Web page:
Baker v. University Physicians Healthcare (2/22/2012)

March 7, 2012

Arizona Court of Appeals Division Two Holds That A “Specialty” Under A.R.S. § 12-2604(A)(1), The Statute Regulating Expert Witnesses In Medical Malpractice Cases, Means One of the Twenty-Four Specialty Boards Established By the American Board of Medical Specialties, and Does Not Refer to Subspecialties.

Baker’s seventeen-year-old daughter died due to blood clots.  While in the hospital, she had consulted with Dr. Wittman, an employee of University Physicians Healthcare.  Dr. Wittman is certified by the American Board of Pediatrics as a specialist in pediatrics and subspecialist in pediatric hematology and oncology.  Baker sued for malpractice and intended to present testimony of Dr. Brouillard to show that Dr. Wittman breached the standard of care.  Dr. Brouillard is certified by the American Board of Internal Medicine as a specialist in internal medicine and a subspecialist in hematology and oncology. 

Among other things, Arizona’s laws regulating medical malpractice liability require that an expert who testifies about a doctor’s standard of care must be specialized “in the same specialty or claimed specialty as the party against whom . . . testimony is offered.”  A.R.S. § 12-2604(A)(1).  Likewise, if a defendant-doctor is a “board-certified” specialist, then “the expert witness shall be a specialist who is board certified in that specialty.”  Id.  Relying on this section, the defendants moved for summary judgment on the theory that Dr. Brouillard was not board-certified in the same specialty as Dr. Wittman – pediatrics.  Baker countered that Dr. Brouillard did qualify as an expert witness under the statute and that if he did not, then the statute is unconstitutional.  The trial court granted the defendants’ summary judgment and Baker appealed.

The Court of Appeals agreed that Dr. Brouillard did not qualify as an expert witness.  On appeal, Baker contended that Dr. Brouillard qualified under section 12-2604(A)(1) because both doctors had subspecialties in hematology, and hematology was the relevant specialty in this case.  The Court disagreed.  Although the statute did not define the term “specialty,” other statutes that used the term clearly referred to one of the twenty-four boards that are part of the American Board of Medical Specialties, such as the American Board of Pediatrics and the American Board of Internal Medicine.  Thus, Dr. Brouillard was “not certified in the same specialty as Dr. Wittman” because he was not certified by the American Board of Pediatrics. The fact the doctors shared a subspecialty in hematology was not sufficient or necessary.      

An earlier case had defined “specialty” differently with reference to dictionary definitions.  See Awsienko v. Cohen, 227 Ariz. 256 (App. 2011).  That case, however, involved different issues and the definition was therefore dictum.  Based on these differing interpretations, the Court opted to vacate the judgment so that Baker could attempt to find and present a qualifying expert.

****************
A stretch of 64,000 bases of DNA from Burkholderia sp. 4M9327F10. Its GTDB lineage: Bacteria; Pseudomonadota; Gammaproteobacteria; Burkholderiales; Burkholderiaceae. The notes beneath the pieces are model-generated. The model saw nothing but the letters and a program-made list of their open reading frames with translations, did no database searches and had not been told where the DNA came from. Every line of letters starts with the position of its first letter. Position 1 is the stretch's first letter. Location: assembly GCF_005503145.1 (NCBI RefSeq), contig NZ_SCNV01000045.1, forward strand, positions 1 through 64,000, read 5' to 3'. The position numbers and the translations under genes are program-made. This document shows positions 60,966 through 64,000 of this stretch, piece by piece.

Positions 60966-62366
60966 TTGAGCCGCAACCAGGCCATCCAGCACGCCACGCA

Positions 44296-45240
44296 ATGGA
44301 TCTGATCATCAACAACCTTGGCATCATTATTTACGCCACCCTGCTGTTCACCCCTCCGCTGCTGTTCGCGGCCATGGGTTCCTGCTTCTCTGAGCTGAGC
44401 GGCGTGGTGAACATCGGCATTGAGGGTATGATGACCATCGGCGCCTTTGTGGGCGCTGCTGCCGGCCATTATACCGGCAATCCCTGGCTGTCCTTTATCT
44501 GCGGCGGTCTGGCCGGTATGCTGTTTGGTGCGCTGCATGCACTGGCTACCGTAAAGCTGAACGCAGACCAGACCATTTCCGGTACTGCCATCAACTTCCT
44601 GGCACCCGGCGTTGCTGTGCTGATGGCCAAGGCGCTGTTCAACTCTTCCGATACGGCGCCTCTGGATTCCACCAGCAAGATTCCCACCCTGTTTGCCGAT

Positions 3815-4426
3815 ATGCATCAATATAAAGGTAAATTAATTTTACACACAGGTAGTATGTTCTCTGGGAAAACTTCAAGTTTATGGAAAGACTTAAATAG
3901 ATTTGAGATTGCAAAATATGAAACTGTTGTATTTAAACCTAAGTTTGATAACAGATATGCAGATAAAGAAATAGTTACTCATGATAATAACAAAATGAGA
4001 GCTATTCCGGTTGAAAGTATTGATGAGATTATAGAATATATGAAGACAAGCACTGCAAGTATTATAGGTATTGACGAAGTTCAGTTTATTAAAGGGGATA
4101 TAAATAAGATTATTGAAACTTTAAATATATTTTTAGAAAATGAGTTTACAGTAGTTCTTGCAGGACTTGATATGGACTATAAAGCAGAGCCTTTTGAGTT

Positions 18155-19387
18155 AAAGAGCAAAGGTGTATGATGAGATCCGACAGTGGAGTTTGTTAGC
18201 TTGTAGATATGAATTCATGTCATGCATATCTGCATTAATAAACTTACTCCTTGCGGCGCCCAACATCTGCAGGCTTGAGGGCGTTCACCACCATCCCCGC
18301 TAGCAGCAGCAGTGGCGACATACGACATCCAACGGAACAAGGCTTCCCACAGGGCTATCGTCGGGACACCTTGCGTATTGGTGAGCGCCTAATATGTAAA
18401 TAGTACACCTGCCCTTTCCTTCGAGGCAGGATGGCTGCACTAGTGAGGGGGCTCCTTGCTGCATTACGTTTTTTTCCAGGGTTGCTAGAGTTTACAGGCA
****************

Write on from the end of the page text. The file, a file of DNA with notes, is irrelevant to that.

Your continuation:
The Court also rejected Baker’s argument that Section 12-2604 violated the Anti-Abrogation Clause of the Arizona Constitution.  That clause states that a “right of action to recover damages for injuries shall never be abrogated.”  Courts have held that although the legislature may not “completely abolish” a cause of action, a statute may regulate the cause of action if there are “reasonable alternatives.”  Here, Baker contended that he had no reasonable alternative because he could not find a “pediatric hematologist” who would testify.  The Court was not convinced; the statute did not require Baker to find a hematologist (a subspecialty), only someone who shared the same specialty as Dr. Wittman – that is, someone certified by the Board of Pediatrics.

Judge Eckerstrom concurred with vacating the judgment, but disagreed with the majority’s rationale.  In his view, the majority misinterpreted the statute because it ignored that the statute only requires an expert to have the same specialty if the expert is testifying about the “appropriate standard of care.”  In that context, the only specialties that should be relevant are the ones that are “pertinent to the relevant injury or procedure.”  In this case, “there is a legitimate factual dispute . . . as to whether specialization in pediatrics would be at all pertinent to the standard of care of a seventeen-year-old patient suffering from a blood disorder.”  The majority’s interpretation, however, would seemingly require an expert who specialized in pediatrics even if the patient were an adult. 

Judge Eckerstrom reasoned that the legislature cannot have intended such an absurd result.  He instead advocated for an interpretation that limited the “specialization requirement only to those specializations held by defendant physicians that are ‘appropriate’ to the injury or condition at issue.” 

Judge Howard authored the opinion in which Judge Brammer joined.  Judge Eckterstrom specially concurred, joining the opinion with respect to all issues except the interpretation of A.R.S. § 12-2604(A)